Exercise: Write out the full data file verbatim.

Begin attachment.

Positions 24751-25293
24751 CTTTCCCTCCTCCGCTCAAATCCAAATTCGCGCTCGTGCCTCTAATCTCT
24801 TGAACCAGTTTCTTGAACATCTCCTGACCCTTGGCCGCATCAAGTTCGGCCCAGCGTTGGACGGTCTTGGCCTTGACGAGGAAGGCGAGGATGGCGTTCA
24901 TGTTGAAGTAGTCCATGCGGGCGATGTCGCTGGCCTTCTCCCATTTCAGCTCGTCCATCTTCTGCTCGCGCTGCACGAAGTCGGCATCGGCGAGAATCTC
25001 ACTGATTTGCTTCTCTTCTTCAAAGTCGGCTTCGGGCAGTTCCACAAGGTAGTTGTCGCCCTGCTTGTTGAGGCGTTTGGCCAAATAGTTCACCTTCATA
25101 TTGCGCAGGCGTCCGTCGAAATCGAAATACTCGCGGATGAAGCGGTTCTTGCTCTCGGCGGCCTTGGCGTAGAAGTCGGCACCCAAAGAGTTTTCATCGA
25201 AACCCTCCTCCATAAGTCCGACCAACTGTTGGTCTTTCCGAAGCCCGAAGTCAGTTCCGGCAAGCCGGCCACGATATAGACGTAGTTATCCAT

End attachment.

Positions 24751-25293
24751 CTTTCCCTCCTCCGCTCAAATCCAAATTCGCGCTCGTGCCTCTAATCTCT
24801 TGAACCAGTTTCTTGAACATCTCCTGACCCTTGGCCGCATCAAGTTCGGCCCAGCGTTGGACGGTCTTGGCCTTGACGAGGAAGGCGAGGATGGCGTTCA
24901 TGTTGAAGTAGTCCATGCGGGCGATGTCGCTGGCCTTCTCCCATTTCAGCTCGTCCATCTTCTGCTCGCGCTGCACGAAGTCGGCATCGGCGAGAATCTC
25001 ACTGATTTGCTTCTCTTCTTCAAAGTCGGCTTCGGGCAGTTCCACAAGGTAGTTGTCGCCCTGCTTGTTGAGGCGTTTGGCCAAATAGTTCACCTTCATA
25101 TTGCGCAGGCGTCCGTCGAAATCGAAATACTCGCGGATGAAGCGGTTCTTGCTCTCGGCGGCCTTGGCGTAGAAGTCGGCACCCAAAGAGTTTTCATCGA
25201 AACCCTCCTCCATAAGTCCGACCAACTGTTGGTCTTTCCGAAGCCCGAAGTCAGTTCCGGCAAGCCGGCCACGATATAGACGTAGTTATCCAT